British Homeopathic Association believes complementary and alternative medicine charities are being unfairly targeted by Charity Commission review.
Charities that promote unproven treatments for sick patients could be stripped of their charitable status under proposals being considered by the UK government’s regulator.
The Charity Commission is reviewing how it decides which organisations qualify as charities – a status that brings authority as well as tax breaks – after it received complaints that some organisations make unfounded claims about complementary and alternative (CAM) therapies.
Hundreds of charities registered in the UK promote CAM therapies for all kinds of ailments, and while some interventions have demonstrable benefits – such as hypnotherapy for irritable bowel syndrome – many more are unproven.
The Commission has received more than 300 responses to a public consultation on the issue, which closes on Friday, with many submissions coming from charities themselves. The British Homeopathic Association, which believes that CAM charities are being unfairly targeted by the review, points out that doctors and nurses around the world use CAM therapies in daily practice because they believe they help patients.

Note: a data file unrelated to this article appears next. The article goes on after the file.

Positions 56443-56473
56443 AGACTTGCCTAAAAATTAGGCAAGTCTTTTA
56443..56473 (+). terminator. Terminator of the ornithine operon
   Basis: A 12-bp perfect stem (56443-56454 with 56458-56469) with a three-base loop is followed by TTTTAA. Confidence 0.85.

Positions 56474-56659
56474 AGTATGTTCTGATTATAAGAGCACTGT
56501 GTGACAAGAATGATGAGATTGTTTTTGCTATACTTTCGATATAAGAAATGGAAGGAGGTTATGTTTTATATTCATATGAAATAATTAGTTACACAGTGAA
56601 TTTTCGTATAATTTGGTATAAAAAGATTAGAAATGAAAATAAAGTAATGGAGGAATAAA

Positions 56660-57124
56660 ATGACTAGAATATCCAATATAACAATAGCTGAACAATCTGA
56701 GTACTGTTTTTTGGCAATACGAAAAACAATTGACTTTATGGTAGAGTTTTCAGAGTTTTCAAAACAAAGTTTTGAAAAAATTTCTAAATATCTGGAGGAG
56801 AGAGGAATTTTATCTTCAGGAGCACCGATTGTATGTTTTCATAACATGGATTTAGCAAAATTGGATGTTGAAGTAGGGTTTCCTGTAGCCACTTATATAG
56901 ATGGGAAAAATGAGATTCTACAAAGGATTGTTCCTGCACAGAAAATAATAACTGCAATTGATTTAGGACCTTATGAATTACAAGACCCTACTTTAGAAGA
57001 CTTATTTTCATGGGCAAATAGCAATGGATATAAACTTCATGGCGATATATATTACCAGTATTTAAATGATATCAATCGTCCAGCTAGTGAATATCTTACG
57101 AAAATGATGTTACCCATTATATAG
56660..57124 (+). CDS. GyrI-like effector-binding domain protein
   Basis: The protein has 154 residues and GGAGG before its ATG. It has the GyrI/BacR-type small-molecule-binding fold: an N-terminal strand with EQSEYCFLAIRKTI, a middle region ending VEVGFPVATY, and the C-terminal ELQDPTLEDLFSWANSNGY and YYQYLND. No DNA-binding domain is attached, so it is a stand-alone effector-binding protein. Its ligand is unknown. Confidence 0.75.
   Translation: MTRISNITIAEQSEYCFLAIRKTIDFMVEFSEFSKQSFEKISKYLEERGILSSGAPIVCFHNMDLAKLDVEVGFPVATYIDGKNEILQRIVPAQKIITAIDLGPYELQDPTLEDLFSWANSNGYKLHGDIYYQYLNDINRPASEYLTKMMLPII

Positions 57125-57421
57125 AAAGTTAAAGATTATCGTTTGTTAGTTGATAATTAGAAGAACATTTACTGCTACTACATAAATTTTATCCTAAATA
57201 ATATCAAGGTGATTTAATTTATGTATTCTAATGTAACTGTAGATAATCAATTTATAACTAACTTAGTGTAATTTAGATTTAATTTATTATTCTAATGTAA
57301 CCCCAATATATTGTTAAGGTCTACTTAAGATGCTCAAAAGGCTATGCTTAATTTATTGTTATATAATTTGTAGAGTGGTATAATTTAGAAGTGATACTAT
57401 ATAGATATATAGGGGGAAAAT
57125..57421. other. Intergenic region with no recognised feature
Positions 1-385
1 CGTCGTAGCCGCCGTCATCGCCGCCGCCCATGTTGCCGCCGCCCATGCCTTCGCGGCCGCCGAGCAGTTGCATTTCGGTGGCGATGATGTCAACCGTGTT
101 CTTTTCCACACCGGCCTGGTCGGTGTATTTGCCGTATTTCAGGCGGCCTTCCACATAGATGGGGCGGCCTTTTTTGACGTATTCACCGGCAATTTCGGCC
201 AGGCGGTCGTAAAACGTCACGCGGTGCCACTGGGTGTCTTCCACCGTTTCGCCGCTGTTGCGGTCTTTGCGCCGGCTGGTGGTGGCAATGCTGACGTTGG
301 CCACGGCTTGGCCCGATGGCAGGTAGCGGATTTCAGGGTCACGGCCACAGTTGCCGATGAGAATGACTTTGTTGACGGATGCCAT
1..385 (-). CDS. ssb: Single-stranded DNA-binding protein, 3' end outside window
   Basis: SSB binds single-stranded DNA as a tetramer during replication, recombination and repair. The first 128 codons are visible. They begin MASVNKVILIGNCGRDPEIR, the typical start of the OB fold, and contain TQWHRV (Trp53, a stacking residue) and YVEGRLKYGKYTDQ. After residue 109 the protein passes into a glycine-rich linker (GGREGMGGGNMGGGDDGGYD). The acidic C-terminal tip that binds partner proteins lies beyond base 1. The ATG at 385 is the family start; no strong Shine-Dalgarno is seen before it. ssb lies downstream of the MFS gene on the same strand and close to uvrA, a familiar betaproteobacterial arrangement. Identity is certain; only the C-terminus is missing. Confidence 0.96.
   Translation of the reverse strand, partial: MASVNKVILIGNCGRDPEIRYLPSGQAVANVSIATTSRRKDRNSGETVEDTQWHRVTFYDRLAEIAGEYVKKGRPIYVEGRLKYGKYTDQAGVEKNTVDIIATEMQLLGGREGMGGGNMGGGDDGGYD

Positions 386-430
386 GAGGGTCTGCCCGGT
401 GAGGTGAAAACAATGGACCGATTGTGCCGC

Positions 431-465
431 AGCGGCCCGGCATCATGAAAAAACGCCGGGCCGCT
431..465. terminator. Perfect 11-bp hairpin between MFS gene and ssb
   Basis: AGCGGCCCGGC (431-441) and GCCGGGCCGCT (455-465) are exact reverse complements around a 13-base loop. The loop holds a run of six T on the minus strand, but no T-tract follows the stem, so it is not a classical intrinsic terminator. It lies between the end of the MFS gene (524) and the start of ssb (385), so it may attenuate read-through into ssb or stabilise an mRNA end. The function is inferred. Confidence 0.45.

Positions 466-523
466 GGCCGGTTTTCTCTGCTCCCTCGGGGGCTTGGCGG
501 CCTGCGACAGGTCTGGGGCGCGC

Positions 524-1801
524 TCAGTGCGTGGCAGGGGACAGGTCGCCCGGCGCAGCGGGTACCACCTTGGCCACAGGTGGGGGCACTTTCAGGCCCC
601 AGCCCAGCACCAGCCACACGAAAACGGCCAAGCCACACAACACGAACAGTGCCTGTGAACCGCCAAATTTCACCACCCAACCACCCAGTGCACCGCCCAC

But an investigation by Les Rose, a clinical science consultant with the charity HealthWatch, claims to have found that dozens of UK-registered CAM charities offered dubious advice to people. Some discouraged vaccinations while others promoted homeopathic remedies for serious illnesses or invited donations to treat people at a distance by transmitting “healing energy”.
“The assumption is that charities are regulated and the regulator will make sure that they are bona fide, but the regulator doesn’t do anything of the kind,” Rose told the Guardian. “The Commission has to give these charities notice that they will be expected to provide evidence for any claims they make and that they’ll be de-registered if they don’t do it.”